At their blogsite here climatologist (IPCC author) Professor Hans von Storch and cultural scientist Werner Krauss have announced they’ve authored a new book on the topic of climate change, society and policy:
“The Climate Trap – The dangerous proximity of politics and climate science” – Hanser Verlag
The book will be released later this month by Munich publisher Hanser Verlag. A longer excerpt for reading is available here in German.
This is neither a skeptic nor an alarmist book. In it von Storch and Krauss have plenty of harsh criticism for both sides of the debate, and then some. Both sides, they claim, are responsible for having driven the climate issue into the ground. The book, they say, explains how climate science got there in the first place, and what possibilities are left to get climate sciences back on track so that it can produce productive action.
Here are some excerpts of the publisher’s excerpt:
On the state of climate change today, von Storch and Krauss write (my emphasis):
After the unprecedented success story of climate change becoming an object of public attention and concern, climate policy and the accompanying climate debate have wound up in a dead end. Despite the Kyoto Protocol and other agreements, commitments to transform the energy supply, and all the climate summits, there’s been no noteworthy success. To the contrary: The curve depicting global emissions of greenhouse gases has been surging upwards. In the summer of 2012, at the summit Rio +20, katzenjammer was everywhere.”
On the climate debate:
Together with climate politics, the climate sciences have ended up in a credibility crisis. The often-made commitment of limiting the temperature increase to 2°C is scientifically controversial and practically impossible politically. The debate is also being paralyzed by a raging public dispute between alarmists and skeptics. […]
The climate debate is stuck in the mud, the credibility of climate scientists has been cast into doubt, and the policymakers’ ability to act on the issue of climate is minimal. We are sitting in the climate trap.”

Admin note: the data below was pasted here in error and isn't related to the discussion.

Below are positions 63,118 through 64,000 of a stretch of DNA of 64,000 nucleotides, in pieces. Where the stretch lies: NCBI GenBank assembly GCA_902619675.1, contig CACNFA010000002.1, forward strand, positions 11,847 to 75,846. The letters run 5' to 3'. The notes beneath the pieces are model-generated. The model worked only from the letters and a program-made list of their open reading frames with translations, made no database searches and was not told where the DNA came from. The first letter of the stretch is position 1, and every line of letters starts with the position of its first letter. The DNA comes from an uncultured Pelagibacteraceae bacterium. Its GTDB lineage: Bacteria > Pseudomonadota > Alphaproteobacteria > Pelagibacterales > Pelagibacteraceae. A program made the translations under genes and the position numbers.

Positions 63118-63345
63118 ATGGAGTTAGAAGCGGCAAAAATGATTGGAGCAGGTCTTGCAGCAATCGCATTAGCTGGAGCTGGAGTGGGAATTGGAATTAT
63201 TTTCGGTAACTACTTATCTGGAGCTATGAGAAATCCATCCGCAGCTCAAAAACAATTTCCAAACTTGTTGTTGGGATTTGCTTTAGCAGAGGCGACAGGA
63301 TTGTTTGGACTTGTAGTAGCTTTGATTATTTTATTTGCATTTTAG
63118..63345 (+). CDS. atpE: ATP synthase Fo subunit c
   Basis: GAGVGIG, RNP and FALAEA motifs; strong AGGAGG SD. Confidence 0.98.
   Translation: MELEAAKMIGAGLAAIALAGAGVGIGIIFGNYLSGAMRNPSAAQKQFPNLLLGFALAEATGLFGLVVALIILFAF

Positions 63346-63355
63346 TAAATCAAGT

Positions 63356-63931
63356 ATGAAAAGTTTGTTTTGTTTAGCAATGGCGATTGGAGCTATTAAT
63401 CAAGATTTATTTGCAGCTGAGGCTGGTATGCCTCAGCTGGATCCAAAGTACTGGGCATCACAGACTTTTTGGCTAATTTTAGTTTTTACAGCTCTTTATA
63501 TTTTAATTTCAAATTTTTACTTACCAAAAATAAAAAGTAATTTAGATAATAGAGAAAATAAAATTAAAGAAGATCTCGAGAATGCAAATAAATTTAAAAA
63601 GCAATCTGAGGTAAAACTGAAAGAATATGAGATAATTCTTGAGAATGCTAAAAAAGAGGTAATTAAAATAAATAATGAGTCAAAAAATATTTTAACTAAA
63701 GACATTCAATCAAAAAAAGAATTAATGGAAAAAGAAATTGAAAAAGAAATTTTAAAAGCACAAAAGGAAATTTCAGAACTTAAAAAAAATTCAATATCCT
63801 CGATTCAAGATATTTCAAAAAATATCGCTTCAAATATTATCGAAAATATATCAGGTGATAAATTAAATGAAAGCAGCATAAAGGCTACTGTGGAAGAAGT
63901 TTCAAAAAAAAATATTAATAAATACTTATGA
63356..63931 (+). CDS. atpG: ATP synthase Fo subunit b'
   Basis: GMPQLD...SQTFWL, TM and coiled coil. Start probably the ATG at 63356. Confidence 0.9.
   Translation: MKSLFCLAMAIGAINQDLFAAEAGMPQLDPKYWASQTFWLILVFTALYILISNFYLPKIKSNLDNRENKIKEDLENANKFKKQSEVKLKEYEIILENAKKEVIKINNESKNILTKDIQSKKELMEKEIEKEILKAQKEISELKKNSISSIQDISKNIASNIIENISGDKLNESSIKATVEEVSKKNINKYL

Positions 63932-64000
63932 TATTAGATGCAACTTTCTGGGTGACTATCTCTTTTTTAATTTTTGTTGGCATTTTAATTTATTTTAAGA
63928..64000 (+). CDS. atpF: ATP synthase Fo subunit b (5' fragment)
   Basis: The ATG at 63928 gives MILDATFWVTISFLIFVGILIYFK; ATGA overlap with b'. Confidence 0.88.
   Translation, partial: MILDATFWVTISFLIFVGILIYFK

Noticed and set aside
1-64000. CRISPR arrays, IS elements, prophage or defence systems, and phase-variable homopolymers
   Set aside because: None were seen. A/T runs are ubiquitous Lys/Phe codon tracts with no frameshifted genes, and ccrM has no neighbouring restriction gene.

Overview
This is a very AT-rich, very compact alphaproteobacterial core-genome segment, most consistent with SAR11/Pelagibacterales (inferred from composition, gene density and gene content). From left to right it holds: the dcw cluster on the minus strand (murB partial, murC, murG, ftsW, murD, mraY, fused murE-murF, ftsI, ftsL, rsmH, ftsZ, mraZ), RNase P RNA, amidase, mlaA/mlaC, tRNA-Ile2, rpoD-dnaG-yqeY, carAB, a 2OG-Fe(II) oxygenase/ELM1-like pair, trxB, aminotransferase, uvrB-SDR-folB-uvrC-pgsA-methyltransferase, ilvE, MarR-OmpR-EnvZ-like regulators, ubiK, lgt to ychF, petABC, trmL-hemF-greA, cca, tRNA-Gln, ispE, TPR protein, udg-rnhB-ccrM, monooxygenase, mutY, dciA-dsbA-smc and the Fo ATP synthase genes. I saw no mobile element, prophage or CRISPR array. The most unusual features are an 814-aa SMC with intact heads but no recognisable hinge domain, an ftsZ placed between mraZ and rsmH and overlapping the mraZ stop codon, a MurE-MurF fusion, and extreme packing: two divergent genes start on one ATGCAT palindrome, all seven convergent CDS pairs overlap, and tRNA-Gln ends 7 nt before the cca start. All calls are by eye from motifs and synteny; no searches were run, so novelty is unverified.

Why are we in this trap? Von Storch and Krauss write:
It’s not only incompetent politics, the exaggerations by the media and climate protectors, or the destructive forces of the skeptics that are responsible for the interim failure of climate policy. More responsible is the fact that we failed to understand the problem in its full dimension.”
The authors reveal how they feel about alarmist scientists. Since the early 2000s they felt “something was amiss”.
Was the climate apocalypse really at our doorstep as we could read in the media? Or were they exaggerating in their depiction of the results coming from climate science? […]
The climate scientist [von Storch] had the suspicion that climate science was dragging around a ‘cultural rucksack’ that was influencing the interpretation of the data. The cultural scientist [Krauss], with regards to the appearances by some climate scientists in the media and the roles they were readily assigned, was reminded of weather-wizards and shamans of foreign cultures.”
In the book, the authors even describe climate science as a ‘tribe of scientists’ and how some began behaving like prophets:
Some climate scientists were regular interview-partners and talkshow guests – and thus self-confidence became bigger, to the point that they knew the truth about climate change and thus became convinced that policy-making and society should follow the deeper insight of science.”
Without really being aware of it, climate scientists had taken over the role of prophets: They predicted the imminent end-of-the-world if society did not fundamentally change soon, reduced its emissions, and behaved more sustainably with the environment. The problem was not only the message, but also that they were were often completely way in over their heads with the role as mediator between nature and society.”
These “prophets” put out a story that was too much to handle. Von Storch and Krauss write:
Science delivered the raw material for a big climate narrative, one that still continues to shape our perception and media depiction of climate change today. It unleashed the horror scenarios of the Cold War and the fear of the atom, conveying them into the 21st century. A narrative seeded in the world by climate scientists, and one that keeps going out of their control again and again.”
The authors tell us that the way out of the “climate trap” is to begin by “viewing climate change as an issue that does not hang over us like ominous writing on the wall, but as one that has an appropriate place in our societies.” Krauss and von Storch are telling us: “Cool it!” They propose a third, alternative way.
If the rest of the book is like the beginning, then it will have the potential to change the direction of the climate discussion in Germany for the better. It’ll be near the top of my birthday wishlist.